Lunchtime Talk: Reforming Education in Greenland: Recognizing the Culture and Identity of Greenlandic Children

Please join us for informal presentations at UAA’s Institute of Social and Economic Research. It’s a way for ISER researchers and others from the public and private sectors to talk about topics of interest.

 ISER Lunchtime Talks

Reforming Education in Greenland: Recognizing the Culture and Identity of Greenlandic Children

Aviâja Egede Lynge • Inerisaavik, University of Greenland • Visiting Scholar • MSc, Social Anthropology

ISER and the new Center for Alaska Education Policy Research invite you to join us for a talk by Aviâja Egede Lynge, a visiting scholar from Greenland, on education reform in that country. She is an Inuk from Greenland who has worked with school reform there for five years and also teaches educational anthropology.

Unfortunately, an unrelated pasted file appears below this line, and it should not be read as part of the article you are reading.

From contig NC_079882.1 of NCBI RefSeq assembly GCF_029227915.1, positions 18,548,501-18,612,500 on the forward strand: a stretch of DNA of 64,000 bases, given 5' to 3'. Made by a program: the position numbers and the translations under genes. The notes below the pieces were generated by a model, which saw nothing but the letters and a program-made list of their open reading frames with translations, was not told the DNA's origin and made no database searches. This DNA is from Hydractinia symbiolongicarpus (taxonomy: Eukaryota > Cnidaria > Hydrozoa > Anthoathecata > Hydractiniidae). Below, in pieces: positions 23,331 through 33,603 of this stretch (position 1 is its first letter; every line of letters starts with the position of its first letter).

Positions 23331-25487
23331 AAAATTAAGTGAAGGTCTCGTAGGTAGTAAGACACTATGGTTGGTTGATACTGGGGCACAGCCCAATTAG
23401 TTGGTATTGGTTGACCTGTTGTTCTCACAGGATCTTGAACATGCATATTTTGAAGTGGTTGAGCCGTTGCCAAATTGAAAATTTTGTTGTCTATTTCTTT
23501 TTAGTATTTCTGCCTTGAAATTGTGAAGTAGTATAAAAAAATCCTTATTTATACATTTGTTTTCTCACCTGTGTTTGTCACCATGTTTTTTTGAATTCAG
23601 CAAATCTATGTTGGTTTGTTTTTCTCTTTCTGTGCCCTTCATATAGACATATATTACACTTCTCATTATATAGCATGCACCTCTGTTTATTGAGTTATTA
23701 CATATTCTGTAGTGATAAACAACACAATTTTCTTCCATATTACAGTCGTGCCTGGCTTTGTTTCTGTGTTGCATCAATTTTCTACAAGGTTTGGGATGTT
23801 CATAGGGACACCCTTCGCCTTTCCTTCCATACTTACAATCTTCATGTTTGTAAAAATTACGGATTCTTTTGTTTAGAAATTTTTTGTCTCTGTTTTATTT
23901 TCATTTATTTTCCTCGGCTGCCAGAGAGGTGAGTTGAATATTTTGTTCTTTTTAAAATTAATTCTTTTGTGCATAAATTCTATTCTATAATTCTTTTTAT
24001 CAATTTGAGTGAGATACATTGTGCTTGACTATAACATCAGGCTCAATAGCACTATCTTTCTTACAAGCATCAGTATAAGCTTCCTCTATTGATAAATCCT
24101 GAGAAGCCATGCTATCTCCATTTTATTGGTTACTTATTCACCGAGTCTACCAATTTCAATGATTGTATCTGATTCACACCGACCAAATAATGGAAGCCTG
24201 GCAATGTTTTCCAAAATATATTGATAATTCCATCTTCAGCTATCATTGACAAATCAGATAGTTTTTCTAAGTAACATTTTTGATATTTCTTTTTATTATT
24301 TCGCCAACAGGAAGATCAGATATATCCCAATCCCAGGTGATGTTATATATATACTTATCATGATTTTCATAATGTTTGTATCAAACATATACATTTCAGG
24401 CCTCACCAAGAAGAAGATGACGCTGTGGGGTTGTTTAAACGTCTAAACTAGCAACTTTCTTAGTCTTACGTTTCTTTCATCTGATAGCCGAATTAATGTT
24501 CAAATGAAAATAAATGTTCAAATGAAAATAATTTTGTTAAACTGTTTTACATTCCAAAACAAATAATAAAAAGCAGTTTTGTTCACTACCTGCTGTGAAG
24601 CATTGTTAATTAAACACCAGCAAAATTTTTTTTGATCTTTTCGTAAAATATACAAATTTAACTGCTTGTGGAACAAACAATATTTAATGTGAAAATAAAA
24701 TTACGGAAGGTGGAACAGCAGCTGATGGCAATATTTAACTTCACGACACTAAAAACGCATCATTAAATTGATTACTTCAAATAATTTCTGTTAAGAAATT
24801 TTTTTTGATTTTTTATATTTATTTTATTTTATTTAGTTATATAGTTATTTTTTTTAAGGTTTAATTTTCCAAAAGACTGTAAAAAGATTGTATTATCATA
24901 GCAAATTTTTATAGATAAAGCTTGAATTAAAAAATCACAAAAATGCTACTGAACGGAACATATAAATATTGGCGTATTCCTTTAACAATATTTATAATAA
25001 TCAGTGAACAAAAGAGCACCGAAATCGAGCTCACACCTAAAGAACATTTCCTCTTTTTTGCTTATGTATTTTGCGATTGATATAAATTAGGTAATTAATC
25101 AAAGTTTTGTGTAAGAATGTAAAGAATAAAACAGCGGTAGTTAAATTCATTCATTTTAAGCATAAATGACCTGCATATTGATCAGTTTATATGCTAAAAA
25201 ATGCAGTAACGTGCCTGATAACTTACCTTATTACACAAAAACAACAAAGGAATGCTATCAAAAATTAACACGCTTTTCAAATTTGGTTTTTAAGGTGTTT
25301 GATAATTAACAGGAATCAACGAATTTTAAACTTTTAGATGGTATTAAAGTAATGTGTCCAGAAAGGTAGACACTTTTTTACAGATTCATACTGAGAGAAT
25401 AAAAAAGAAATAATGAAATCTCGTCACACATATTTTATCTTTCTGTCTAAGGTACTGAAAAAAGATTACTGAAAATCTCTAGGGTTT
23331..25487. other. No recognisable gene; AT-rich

Greenland is a former colony of Denmark, and used the Danish school system for 250 years. But in 2002, Greenland passed the first law requiring the education system to take into account the culture and identity of Greenlandic children. Ms. Lynge will talk about efforts to put the 2002 law into practice, focusing on results and experiences of public school teachers. Her visit to Alaska is supported by the Arctic Research Consortium of the United States (ARCUS).

When: Friday, October 14, 12 to 1

Where: Conference Room, Fifth Floor, Diplomacy Building

The Diplomacy Building is at 4500 Diplomacy Drive, at the corner of Tudor Road and Tudor Centre Drive in Anchorage. FREE PARKING. Call 786-7710 if you need directions.

 

The PowerPoint file is now available for download.

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